The skills you gain through studying an English degree are marketable in most career areas. Here's some ideas about what you can do
Jobs directly related to your degree include:
- Digital copywriter
- Editorial assistant
- English as a foreign language teacher
- Magazine journalist
- Newspaper journalist
- Publishing copy-editor/proofreader
- Web content manager
Jobs where your degree would be useful include:
- Academic librarian
- Advertising account executive
- Advertising copywriter
- Arts administrator
- Film director
- Information officer
- Marketing executive
- PPC specialist
- Primary school teacher
- Private tutor
- Public relations officer
- Records manager
- Secondary school teacher
- Social media manager
Remember that many employers accept applications from graduates with any degree subject, so don't restrict your thinking to the jobs listed here.
As English is a non-vocational course, the skills developed outside your study are also vital in developing a well-rounded CV. While at university, for example, many English students write for student newspapers and magazines, get involved with student radio or film societies, or volunteer in the community or local schools. Evidence of any skills gained from work experience and extracurricular activities, as well as through study, can help boost your job prospects.
Search for placements and find out more about work experience and internships.
English graduates find opportunities with many different employers. Public and private sector organisations such as the National Health Service (NHS), educational institutions, local and national government, financial and legal firms, and voluntary and charitable organisations employ English graduates in a range of roles, including:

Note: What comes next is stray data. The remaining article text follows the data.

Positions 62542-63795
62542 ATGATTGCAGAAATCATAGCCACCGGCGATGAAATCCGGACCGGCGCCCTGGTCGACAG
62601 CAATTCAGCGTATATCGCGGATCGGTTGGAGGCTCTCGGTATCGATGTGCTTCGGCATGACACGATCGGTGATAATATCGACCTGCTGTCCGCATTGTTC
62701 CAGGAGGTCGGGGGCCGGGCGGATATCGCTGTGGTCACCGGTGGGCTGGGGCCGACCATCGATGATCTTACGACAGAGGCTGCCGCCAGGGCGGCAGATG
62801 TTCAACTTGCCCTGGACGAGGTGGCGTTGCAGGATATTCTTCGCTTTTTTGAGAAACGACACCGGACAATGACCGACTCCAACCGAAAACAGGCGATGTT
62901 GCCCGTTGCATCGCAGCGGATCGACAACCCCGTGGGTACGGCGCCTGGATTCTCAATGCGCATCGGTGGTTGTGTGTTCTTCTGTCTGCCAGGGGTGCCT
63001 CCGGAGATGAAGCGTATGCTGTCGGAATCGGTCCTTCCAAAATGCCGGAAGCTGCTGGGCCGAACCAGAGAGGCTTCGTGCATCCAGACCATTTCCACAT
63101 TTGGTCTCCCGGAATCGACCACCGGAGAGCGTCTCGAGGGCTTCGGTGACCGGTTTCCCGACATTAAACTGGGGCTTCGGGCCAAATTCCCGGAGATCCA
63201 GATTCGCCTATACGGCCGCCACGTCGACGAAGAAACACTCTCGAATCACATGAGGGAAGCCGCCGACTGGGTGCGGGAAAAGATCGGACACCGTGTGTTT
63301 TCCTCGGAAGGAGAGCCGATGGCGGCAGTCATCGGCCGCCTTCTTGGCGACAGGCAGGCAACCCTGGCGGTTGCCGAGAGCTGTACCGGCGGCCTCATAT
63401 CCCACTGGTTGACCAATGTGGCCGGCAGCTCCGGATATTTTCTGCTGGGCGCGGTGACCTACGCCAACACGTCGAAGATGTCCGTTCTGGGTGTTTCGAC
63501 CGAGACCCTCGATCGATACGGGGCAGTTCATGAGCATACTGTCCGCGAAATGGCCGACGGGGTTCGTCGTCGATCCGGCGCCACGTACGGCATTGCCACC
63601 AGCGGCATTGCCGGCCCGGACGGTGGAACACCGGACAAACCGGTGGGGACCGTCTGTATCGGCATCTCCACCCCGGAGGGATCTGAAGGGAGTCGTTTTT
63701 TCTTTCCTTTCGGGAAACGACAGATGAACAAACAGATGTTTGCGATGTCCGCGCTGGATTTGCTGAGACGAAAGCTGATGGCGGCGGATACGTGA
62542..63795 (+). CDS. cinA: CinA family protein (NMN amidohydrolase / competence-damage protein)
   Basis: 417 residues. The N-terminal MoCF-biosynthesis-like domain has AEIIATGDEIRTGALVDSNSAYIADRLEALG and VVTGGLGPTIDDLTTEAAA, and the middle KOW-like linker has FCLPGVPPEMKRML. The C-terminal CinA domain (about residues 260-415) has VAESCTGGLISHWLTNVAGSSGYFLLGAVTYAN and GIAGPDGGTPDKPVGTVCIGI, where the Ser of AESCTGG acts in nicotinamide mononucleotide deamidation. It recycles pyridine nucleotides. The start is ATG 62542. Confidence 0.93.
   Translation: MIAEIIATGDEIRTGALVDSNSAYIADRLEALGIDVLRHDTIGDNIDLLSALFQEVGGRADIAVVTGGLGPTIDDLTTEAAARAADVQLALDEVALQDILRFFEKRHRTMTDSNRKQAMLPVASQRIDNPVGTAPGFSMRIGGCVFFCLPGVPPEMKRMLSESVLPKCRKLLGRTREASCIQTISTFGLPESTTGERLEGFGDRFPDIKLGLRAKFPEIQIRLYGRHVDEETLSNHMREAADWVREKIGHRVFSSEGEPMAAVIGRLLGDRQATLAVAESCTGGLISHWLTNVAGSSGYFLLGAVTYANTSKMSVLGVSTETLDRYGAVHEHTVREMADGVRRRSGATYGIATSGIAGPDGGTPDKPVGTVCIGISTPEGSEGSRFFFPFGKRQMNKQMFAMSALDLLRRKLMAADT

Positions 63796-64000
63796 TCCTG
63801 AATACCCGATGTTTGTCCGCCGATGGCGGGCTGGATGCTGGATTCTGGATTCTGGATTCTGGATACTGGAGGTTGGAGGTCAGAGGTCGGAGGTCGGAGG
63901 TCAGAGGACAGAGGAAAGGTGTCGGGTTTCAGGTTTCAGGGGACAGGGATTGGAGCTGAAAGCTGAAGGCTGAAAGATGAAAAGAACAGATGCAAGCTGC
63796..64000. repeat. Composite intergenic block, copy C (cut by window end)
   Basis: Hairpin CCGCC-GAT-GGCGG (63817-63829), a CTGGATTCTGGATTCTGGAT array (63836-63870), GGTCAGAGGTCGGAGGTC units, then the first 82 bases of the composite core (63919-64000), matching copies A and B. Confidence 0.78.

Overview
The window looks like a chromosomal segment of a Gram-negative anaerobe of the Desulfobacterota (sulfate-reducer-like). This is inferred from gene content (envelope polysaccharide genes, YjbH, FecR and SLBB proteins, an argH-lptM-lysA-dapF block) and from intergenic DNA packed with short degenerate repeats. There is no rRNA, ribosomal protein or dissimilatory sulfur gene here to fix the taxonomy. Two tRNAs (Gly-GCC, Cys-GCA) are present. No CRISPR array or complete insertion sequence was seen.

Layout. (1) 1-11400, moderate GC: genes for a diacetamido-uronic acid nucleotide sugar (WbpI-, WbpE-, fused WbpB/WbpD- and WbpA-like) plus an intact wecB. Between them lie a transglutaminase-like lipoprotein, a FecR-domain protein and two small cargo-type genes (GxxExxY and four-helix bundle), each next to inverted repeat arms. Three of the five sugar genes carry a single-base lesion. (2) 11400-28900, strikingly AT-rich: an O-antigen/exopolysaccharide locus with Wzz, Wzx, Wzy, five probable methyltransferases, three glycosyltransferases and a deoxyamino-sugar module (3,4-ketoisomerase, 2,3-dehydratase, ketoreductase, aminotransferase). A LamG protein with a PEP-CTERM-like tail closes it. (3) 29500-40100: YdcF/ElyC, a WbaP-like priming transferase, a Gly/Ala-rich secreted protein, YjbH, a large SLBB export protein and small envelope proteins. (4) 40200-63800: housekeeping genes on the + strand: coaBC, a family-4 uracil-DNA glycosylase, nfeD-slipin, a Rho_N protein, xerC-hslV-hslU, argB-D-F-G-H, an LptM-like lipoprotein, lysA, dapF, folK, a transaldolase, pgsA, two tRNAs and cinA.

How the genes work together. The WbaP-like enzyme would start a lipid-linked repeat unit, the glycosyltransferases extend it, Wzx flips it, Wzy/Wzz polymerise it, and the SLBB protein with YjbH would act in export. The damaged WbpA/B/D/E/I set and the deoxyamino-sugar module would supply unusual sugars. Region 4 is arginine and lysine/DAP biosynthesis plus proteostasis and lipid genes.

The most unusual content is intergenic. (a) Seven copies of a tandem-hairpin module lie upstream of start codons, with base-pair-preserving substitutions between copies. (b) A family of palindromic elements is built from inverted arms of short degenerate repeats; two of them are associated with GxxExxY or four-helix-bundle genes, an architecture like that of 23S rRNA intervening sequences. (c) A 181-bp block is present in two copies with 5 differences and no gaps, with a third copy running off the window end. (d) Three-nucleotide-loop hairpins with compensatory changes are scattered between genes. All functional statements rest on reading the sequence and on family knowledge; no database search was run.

- general management
Other typical employers include:
- advertising marketing and public relations agencies
- media organisations
- publishing companies.
The retail, leisure and tourism sectors also typically recruit English graduates.
Skills for your CV
The major strength of all English graduates is the ability to communicate effectively, both orally and in writing. Studying an English degree also develops skills in:
- independent working
- time management and organisation
- planning and researching written work
- articulating knowledge and understanding of texts, concepts and theories
- leading and participating in discussions
- negotiation and teamworking to present ideas and information
- effectively conveying arguments and opinions and thinking creatively
- using your judgement to weigh up alternative perspectives
- critical reasoning and analysis
- using IT.
Some English graduates choose to continue their academic studies by doing an MA or a PhD, while others choose to study more vocational postgraduate courses in areas such as teaching, journalism, librarianship or law. Such courses allow you to study in an area you wish to enter as a career. More information on funding for postgraduate study and research is available from the Arts and Humanities Research Council (AHRC).
English graduates may decide to undertake further study in areas such as marketing and management, finance, human resource management and business to enhance their knowledge of a specific career area.
What do English graduates do?
Over a third of those who entered employment found roles in retail or marketing, PR and sales. Around a fifth of graduates go on to further study, with a quarter of those continuing to study English.
|Working and studying||7.8|
|Type of work||Percentage|
|Retail, catering and bar work||19.2|
|Marketing, PR and sales||16.4|
|Secretarial and numerical clerks||11.2|
For a detailed breakdown of what English graduates are doing six months after finishing their degrees, see What Do Graduates Do?
Graduate destinations data from the Higher Education Statistics Agency.
Find out more
- The English Association - resource for those interested in English at all levels, from primary to higher education.